By Sage Barnard
Special to Poultry Times
ATHENS, Ga. — Easter is this weekend, and while this holiday can mean different things to different people, many celebrate it with egg dyeing, Easter egg hunts and family meals.
That means food safety needs to be part of these springtime traditions too.
It’s important to consider how dyeing eggs or leaving food out might affect how edible these Easter goodies actually are. University of Georgia Professor and UGA Extension Food Safety Specialist Elizabeth Andress has some tips for keeping Easter healthy and happy.
The best dyed egg results come from careful preparation and a watchful eye. When you place your eggs in the water to boil, place them very carefully so that you don’t crack them. Eggs should be boiled for about 12 minutes to ensure they are fully cooked.
If you plan on eating your eggs, it is crucial to use only food-grade dyes. Eggs may be left out for short time, but Andress warned that eggs should not be left unrefrigerated indefinitely.
“All perishable foods should be limited to a total of two hours in what we call the ‘temperature danger zone’ of 40 to 140 degrees Fahrenheit,” she said.
“That includes time during preparation, serving and the time until it is ready to put back in refrigeration.”
Easter egg hunts
Easter egg hunts are one of the most fun and kid-friendly traditions surrounding Easter. Searching for brightly colored dyed eggs is traditional, but using plastic eggs filled with yummy treats is a great alternative. That way there will be no ruined eggs or unfound ones left to rot in your yard.
If you are planning an Easter egg hunt with candy or other little treats, make sure to set it up shortly before the hunt begins. You do not want to leave candy in plastic eggs outside for too long, as it may attract unwanted pests.
Always make sure to hide eggs in safe spaces that are free of pesticides, chemicals, fertilizers and any other outdoor hazards to food.
For an egg hunt with “real” eggs, follow these simple tips:
- Hunt eggs for two hours or less — limit the hunt to one hour if the outdoor temperature is 90 degrees F or higher.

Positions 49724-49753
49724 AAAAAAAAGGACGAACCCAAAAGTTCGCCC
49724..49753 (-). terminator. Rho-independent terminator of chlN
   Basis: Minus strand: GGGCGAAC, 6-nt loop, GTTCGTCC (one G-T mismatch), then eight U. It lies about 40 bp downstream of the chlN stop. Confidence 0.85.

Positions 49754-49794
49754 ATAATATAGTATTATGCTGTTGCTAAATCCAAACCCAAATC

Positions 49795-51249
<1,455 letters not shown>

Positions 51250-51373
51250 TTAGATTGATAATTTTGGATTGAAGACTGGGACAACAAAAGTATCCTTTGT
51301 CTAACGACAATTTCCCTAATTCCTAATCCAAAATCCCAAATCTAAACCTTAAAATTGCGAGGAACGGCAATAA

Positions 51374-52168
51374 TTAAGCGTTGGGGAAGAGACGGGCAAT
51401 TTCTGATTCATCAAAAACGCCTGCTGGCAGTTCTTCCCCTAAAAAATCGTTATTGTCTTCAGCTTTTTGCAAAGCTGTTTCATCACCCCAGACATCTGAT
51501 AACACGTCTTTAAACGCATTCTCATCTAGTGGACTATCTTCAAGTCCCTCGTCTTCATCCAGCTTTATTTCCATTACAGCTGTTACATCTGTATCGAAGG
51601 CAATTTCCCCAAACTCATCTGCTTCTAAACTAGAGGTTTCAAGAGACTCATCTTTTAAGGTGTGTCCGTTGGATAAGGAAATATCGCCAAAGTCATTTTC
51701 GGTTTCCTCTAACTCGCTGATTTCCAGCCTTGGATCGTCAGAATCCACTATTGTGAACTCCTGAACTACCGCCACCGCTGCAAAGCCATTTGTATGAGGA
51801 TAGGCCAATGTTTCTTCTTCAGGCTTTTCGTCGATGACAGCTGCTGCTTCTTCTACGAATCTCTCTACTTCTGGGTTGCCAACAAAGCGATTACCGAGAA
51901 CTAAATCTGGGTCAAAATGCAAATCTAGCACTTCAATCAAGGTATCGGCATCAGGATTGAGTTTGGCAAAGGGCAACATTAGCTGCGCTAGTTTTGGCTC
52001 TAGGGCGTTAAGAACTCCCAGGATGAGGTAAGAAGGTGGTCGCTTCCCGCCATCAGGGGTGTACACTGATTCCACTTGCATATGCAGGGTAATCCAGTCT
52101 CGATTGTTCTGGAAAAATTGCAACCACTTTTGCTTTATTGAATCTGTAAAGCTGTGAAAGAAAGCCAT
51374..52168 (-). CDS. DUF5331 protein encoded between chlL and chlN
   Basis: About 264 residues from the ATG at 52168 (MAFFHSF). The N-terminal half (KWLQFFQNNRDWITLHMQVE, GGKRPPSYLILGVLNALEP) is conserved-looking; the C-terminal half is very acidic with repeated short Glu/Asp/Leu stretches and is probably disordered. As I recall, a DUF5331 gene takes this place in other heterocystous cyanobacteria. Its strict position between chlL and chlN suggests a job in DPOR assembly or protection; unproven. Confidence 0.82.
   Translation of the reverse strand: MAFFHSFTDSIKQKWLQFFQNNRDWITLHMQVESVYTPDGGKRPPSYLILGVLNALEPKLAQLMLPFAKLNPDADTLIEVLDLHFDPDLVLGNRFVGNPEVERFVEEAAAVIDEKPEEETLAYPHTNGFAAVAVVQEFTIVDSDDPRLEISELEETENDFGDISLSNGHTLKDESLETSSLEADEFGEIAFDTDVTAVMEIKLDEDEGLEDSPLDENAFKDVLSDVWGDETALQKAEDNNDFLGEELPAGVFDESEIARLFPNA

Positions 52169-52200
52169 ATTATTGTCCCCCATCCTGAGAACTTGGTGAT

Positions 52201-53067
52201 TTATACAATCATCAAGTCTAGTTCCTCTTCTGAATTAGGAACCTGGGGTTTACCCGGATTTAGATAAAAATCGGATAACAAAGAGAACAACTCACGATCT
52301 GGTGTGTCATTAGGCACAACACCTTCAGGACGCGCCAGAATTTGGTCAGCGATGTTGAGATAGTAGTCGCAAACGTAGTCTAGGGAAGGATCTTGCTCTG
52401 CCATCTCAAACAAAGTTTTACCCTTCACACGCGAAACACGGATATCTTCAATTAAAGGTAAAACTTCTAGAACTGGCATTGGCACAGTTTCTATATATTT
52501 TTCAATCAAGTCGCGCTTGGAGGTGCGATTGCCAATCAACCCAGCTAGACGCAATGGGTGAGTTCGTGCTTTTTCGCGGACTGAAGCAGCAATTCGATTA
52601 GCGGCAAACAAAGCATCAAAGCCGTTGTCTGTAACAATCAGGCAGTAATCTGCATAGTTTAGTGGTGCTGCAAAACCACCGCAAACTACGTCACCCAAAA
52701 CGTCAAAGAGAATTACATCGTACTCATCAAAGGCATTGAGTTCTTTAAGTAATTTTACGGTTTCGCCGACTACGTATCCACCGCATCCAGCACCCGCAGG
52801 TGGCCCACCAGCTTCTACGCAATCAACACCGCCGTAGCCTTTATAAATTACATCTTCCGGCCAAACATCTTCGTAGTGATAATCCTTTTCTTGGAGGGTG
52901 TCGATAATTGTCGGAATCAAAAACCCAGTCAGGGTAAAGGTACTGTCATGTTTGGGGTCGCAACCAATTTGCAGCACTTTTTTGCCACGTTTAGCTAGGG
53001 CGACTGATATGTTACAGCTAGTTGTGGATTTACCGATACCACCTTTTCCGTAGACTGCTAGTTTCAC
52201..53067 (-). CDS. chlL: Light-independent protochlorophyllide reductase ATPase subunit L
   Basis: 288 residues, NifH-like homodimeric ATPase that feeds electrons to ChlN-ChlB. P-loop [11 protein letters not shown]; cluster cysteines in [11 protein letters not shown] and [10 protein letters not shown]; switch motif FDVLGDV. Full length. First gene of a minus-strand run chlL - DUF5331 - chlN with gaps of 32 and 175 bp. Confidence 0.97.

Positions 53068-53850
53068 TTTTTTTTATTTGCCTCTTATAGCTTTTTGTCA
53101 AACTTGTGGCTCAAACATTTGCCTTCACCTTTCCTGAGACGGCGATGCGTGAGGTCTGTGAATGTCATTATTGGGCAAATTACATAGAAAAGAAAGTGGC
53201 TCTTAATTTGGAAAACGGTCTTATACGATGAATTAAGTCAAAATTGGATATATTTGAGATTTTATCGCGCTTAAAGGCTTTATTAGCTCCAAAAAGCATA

- Only hunt eggs with uncracked shells that have been refrigerated.
- Hide eggs in areas that are clean and not highly susceptible to bacteria.
- Wash and refrigerate found eggs at 40 degrees F or below if they are going to be eaten.
- Eggs must be eaten within seven days of cooking.
Ham is a classic staple at many Easter feasts. Here are some of the most common types of ham and how they should be handled.
Fully cooked/spiral cut: These pre-prepared hams are readily available in grocery stores and specialty retailers. These hams can be served cold or reheated, but if reheated, the temperature should reach at least 140 F. Ham should not sit out after cooking for more than two hours.
Uncooked, fresh ham: This uncooked cut of ham should reach an internal temperature of at least 145 degrees F. This temperature should be reached by cooking it in an oven at 325 degrees F or higher for 22 to 40 minutes per pound, depending on cut and size, according to www.foodsafety.gov/keep/charts/hamcookingchart.html.
In the South, Easter is often the time when the first homemade potato and pasta salads of the year hit the table. Coleslaw is also popular this time of year. Then there are those family-favorite salads that might include gelatin, cream cheese and cut-up fruit or vegetables. Today, many cooks are getting creative with all kinds of prepared vegetable and/or cooked grain side dishes.
These creamy, tangy, cool and colorful treats are a great part of Easter dinners and potlucks, but people need to remember that any salad or side dish that contains pastas, potatoes, cooked grains or cut-up vegetables needs to be handled safely. Follow the same rules as for Easter eggs and Easter ham — food items should not be on the counter, table or anywhere at room temperature for more than two hours total. Any foods that have prepared ingredients, or those needing refrigeration before using, should also be handled following the same refrigeration rule.
For more information about keeping your Easter meals safe, visit www.fcs.uga.edu/extension/food.
Sage Barnard is a student writer for the University of Georgia College of Agricultural & Environmental Sciences and UGA Cooperative Extension.